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Montana is one of the most stunning states in the country and is home to the stunning Glacier National Park. But not all of Montana's attractions are above the surface - one of the top state parks to discover is the Lewis and Clark Caverns State Park. It is famous for having some of the most decorated caves in the Northwest.

The Lewis and Clark Caverns State Park is located in Jefferson Count in Montana and has a visitor center and ten miles of hiking trails. The caverns are a wonderworld of stalactites, stalagmites, columns, and more - all naturally air-conditioned. For another rewarding subterranean experience, consider visiting the Mammoth Cave National Park next time in Kentucky.


Discovery & History Of The Lewis And Clark Caverns

The explorers, Lewis and Clark, are known to have camped within sight of the caverns in 1805, although they didn't see it. The cave was first explored (with documented evidence) in 1898. It quickly became a tourist attraction, with tours first being offered by Dan A. Morrison in 1900.

  • Park Size: 3,000-acre (1,200 ha)

The cave was first called Limespur Cave, but the caverns were later renamed after the explorers as it overlooks around 50 miles of the trail from Lewis and Clark.

The caverns became Montana's first state park in 1938 and are one of the most popular in the state.

The limestone of the Lewis and Clark Caverns is very old, dating back to the Mississippian age between 325 and 365 million years ago (long before the time of the dinosaurs). The caves themselves are thought to have formed during the ice ages when there was more water than today.

Related: What To Do In Montana, Depending On Which Month You Visit

Lewis And Clark Caverns State Park Cave Tours

The Lewis and Clark Caverns State Park is open year-round and is open to the public with guided tours only. The tours run from May to September. It is recommended to purchase tickets in advance between June 4 and September 4. Some tickets can be purchased in advance, while others are on a first-come-first-served basis.

  • Cave Tour Season: May - September

Visitors can choose between two regular tour options - there is the Classic Cave Tour and the Paradise Tour.

Classic Cave Tour

The Classic Cave Tour is considered moderately difficult and has an elevation gain of 300 feet. Expect to ascend over 100 stairs and descend over 500 stairs. Wear appropriate footwear for wet and slippery conditions.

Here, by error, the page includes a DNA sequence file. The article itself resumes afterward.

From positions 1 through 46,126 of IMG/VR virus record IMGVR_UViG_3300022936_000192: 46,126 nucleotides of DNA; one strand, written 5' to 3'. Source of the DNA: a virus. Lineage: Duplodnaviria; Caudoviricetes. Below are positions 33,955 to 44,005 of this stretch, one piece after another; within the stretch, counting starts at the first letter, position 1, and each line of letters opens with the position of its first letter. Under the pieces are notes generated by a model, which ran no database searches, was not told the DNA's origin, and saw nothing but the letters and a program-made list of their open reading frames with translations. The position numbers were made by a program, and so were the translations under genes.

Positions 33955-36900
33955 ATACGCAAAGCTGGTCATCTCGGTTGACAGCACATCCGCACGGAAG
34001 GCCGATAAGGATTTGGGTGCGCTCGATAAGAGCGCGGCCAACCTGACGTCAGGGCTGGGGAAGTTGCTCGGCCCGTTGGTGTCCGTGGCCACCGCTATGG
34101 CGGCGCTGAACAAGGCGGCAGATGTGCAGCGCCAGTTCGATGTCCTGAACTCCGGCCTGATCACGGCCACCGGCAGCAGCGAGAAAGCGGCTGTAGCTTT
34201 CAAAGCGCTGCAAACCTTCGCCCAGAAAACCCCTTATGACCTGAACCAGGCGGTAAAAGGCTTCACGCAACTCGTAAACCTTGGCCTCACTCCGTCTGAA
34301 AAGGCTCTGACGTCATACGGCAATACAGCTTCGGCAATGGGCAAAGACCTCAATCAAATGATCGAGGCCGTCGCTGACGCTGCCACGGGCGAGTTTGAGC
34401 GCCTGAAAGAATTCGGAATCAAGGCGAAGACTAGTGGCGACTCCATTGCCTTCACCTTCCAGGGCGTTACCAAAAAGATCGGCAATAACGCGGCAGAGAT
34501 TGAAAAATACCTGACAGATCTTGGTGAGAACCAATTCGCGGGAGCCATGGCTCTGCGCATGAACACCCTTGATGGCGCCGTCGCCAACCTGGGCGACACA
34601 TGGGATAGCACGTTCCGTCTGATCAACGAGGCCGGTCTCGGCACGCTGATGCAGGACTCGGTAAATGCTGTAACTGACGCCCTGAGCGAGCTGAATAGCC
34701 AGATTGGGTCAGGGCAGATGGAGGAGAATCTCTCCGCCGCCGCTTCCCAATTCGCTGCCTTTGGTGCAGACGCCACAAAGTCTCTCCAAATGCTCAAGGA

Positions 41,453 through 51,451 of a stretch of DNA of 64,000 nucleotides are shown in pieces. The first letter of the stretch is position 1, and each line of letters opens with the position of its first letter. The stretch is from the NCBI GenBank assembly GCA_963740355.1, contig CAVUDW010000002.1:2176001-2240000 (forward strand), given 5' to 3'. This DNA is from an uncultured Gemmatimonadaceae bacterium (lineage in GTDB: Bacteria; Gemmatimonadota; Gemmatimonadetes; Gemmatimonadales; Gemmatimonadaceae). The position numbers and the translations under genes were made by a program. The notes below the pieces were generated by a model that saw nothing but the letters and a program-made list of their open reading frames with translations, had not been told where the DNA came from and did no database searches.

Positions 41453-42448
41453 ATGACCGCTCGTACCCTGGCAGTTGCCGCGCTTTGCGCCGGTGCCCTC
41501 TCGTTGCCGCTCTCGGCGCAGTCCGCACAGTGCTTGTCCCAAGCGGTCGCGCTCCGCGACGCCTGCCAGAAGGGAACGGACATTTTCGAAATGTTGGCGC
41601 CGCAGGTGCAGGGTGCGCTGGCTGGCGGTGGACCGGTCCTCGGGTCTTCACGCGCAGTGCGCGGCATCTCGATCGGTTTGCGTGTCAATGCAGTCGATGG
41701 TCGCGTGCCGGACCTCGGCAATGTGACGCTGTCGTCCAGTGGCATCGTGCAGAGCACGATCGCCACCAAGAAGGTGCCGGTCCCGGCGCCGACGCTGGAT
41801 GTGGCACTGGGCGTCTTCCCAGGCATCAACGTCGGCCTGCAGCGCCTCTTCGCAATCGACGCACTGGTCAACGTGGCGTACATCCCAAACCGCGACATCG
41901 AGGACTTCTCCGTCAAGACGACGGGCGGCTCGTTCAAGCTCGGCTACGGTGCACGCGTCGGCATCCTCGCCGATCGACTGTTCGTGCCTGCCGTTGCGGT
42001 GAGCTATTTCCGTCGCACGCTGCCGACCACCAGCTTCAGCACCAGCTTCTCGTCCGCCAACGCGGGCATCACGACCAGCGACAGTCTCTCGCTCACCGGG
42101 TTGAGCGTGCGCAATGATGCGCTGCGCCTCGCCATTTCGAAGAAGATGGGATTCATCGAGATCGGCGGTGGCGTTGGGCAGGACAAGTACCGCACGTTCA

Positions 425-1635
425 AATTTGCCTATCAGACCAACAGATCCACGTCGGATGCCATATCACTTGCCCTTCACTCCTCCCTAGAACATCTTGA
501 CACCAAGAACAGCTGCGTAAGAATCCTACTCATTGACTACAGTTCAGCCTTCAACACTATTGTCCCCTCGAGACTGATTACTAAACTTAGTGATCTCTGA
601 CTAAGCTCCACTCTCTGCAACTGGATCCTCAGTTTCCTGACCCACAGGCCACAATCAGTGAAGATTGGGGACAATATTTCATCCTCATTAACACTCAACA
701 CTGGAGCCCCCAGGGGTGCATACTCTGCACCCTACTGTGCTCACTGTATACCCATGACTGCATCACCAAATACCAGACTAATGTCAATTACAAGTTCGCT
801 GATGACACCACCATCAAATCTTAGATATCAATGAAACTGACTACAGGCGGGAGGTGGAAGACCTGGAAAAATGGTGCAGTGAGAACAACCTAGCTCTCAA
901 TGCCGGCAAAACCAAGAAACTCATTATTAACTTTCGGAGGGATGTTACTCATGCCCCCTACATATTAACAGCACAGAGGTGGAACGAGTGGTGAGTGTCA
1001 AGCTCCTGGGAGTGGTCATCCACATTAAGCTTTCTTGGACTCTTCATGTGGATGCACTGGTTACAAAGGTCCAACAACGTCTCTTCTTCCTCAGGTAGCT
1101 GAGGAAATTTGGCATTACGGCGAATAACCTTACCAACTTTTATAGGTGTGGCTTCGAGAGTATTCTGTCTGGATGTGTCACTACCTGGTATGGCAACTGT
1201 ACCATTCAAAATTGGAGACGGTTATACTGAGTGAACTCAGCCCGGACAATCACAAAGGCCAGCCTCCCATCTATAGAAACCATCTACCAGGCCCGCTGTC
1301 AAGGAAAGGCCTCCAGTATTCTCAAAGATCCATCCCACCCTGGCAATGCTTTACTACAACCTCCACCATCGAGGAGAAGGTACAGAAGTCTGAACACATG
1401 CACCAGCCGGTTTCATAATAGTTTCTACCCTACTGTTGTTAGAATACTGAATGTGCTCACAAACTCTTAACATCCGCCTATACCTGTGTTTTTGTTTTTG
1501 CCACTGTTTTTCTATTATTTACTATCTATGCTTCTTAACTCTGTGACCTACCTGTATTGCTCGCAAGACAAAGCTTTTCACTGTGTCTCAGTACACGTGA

• Difficulty: Moderately Difficult
  • Length: 2 Miles or 3.2 km
  • Duration: Two Hours
  • Cost: $15.00 Per Adult Aged 15+

Paradise Tour

The Paradise Tour is a great option for those for whom mobility may be a little challenging or who have young children. The tour explores 2 cave rooms and covers around a mile.

  • Difficulty: Easy
  • Length: 1 Mile or 1.6 km
  • Duration: One Hour to One And A Half Hours
  • Cost: $15.00 Per Adult Aged 15+

Additionally, there are the Wild Cave tours and Candlelight tours (costing $40.00 and $25.00, respectively). There is an age limit of 15 and over for the Wild Cave tours.

Related: Visiting Montana For The First Time? Check Out These Places

Planning A Visit To The Lewis And Clark Caverns State Park

The park has a range of facilities, including an amphitheater, camping, restrooms, visitor centers, cabins, retail firewood, and more. Activities include exploring the caves, fishing, hiking, mountain biking, camping, photography, and other activities.

  • Park Opening Season: Year Round

While the park is open all through the year, some services are limited (e.g., the water is turned off from October 1-April 30, limiting flush toilets and RV dump facilities). The visitor center is open throughout the year.

Visitor Center Operating Hours:

  • May Through September: 9.00 am to 4.30 pm Daily
  • October Through April: 10.00 am to 4.00 pm Daily

Fees vary for Montana residents and non-residents.

  • Non-Montana Resident Fees: $8.00 Per Vehicle (Day Use)

Camping is a great option as well, with the campsite fees ranging from $4 to $34 per night (depending on amenities and season). The campsites offer boat slip, RV, tent, and rustic campsite options.

Those needing a little more comfort can stay at the state park's cabins or tipis. Prices range from $60-66 and $26-30, respectively, for non-residents. The park has plenty of things to see and enjoy on the surface as well as underneath, making it a great place for an overnight stay.